Setup your own Tomcat security realm

Recently I wanted to code my own security realm for fun. Without further ado, lets see how that works.

Coding the realm

Coding the realm is a snap because you can inherit from RealmBase. All you have to do is implement three methods: getName, getPassword and getPrincipal. The last two methods are the ones you should be interested in because they’ll get a user name as parameter and return either a password or a implementation of the Principal interface.

The servlet container will first make a call to getPassword. If authentication succeeded it’ll then call getPrincipal to check the user’s role. If the user hasn’t got a role which is allowed to access the inquired resource he’ll be refused to do so.

Let’s have a look at the code:

package org.christianschenk.testrealm;
 
import java.security.Principal;
import java.util.ArrayList;
import java.util.List;
 
import org.apache.catalina.realm.GenericPrincipal;
import org.apache.catalina.realm.RealmBase;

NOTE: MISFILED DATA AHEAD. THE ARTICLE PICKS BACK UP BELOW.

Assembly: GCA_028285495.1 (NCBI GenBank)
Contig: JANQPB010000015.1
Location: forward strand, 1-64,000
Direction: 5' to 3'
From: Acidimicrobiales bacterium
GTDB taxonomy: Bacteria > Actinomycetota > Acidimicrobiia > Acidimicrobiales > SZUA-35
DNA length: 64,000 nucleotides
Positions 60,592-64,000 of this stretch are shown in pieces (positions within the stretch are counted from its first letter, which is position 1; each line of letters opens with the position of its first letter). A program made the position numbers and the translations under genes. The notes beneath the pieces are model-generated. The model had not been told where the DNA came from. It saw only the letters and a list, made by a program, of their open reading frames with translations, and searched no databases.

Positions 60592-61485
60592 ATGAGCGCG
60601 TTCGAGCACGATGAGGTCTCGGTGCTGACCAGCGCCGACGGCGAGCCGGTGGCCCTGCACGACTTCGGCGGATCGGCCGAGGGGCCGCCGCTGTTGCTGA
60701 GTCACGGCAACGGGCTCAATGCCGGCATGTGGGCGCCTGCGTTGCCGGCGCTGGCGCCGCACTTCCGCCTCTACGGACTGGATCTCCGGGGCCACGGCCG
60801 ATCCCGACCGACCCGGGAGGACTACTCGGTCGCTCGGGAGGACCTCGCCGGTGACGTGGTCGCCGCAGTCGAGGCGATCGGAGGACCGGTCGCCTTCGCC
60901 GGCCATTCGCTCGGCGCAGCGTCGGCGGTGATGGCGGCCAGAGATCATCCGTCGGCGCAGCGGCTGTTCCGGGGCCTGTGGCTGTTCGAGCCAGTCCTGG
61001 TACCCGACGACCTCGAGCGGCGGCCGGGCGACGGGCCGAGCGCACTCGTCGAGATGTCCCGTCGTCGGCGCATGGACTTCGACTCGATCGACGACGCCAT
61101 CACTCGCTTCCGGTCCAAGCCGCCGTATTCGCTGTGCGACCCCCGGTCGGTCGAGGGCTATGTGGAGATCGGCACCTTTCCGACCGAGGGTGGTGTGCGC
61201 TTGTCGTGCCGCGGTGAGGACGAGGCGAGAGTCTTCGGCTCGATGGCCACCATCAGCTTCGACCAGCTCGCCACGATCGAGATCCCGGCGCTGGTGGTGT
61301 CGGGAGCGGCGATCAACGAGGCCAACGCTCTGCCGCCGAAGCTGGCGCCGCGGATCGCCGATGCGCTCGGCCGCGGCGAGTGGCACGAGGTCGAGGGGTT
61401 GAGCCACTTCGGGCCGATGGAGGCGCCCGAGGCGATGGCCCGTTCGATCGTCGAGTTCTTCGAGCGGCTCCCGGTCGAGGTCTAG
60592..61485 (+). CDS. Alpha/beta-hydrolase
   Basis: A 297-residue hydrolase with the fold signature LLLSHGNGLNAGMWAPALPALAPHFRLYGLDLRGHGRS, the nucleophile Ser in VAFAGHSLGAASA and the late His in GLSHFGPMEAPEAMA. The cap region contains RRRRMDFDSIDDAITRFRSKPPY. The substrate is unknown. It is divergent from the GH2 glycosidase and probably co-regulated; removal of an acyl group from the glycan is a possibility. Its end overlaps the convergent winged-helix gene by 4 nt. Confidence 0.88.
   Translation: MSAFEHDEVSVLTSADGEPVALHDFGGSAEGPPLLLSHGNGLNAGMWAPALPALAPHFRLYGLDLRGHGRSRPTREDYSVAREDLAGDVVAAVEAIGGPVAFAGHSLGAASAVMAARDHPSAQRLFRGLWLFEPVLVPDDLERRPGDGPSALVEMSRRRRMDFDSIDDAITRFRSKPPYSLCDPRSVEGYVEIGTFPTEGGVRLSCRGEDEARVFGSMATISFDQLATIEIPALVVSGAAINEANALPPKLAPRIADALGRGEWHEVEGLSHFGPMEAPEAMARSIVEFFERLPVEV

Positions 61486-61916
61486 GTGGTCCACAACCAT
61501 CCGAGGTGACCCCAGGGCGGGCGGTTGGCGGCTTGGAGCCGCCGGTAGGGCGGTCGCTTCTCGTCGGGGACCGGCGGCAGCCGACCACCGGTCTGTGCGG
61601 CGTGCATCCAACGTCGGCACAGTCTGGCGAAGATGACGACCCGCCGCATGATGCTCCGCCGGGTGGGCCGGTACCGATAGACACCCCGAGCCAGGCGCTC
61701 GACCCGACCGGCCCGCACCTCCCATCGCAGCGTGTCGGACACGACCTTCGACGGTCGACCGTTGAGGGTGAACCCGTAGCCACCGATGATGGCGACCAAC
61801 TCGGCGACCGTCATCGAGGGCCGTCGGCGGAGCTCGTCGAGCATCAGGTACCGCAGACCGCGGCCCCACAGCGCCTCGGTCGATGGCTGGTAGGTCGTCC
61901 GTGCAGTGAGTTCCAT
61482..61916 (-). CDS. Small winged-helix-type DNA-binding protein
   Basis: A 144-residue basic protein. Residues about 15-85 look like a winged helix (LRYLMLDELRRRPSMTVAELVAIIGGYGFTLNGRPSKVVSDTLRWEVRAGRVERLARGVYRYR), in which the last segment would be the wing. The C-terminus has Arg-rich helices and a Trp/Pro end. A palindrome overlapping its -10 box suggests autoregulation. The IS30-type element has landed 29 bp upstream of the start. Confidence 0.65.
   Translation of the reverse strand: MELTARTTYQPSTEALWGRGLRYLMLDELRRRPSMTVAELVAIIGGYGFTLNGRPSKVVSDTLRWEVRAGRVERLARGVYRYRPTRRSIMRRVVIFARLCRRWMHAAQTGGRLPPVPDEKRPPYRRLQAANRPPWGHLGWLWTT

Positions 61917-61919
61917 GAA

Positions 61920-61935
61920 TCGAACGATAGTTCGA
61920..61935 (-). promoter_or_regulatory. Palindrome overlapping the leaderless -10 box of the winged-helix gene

public class MyRealm extends RealmBase {
 
  @Override
  protected String getName() {
    return this.getClass().getSimpleName();
  }
 
  @Override
  protected String getPassword(final String username) {
    return "test123";
  }
 
  @Override
  protected Principal getPrincipal(final String username) {
    final List<String> roles = new ArrayList<String>();
    roles.add("tomcat");
    return new GenericPrincipal(this, username, "test123", roles);
  }
}

As you might guess from the code every user name will be allowed as long as the password is test123. Furthermore the user will have the role tomcat.

Compile the code, put it in a JAR and copy the JAR to server/lib inside your Tomcat.

Configure the webapp

Next we’ll add a context to the Tomcat server and put the realm inside it. If the need arises the realm can also go into the Engine or Host element and thus have a broader scope. Finally we’ll configure the webapp (web.xml) and declare some security requirements.

Put the following context into conf/Catalina/localhost/realmtest.xml or inside the server.xml and adjust the docBase attribute:

<Context path="/realmtest" debug="0" reloadable="true"
         docBase="path/to/your/webapp/">
 
  <Realm className="org.christianschenk.testrealm.MyRealm" debug="0" />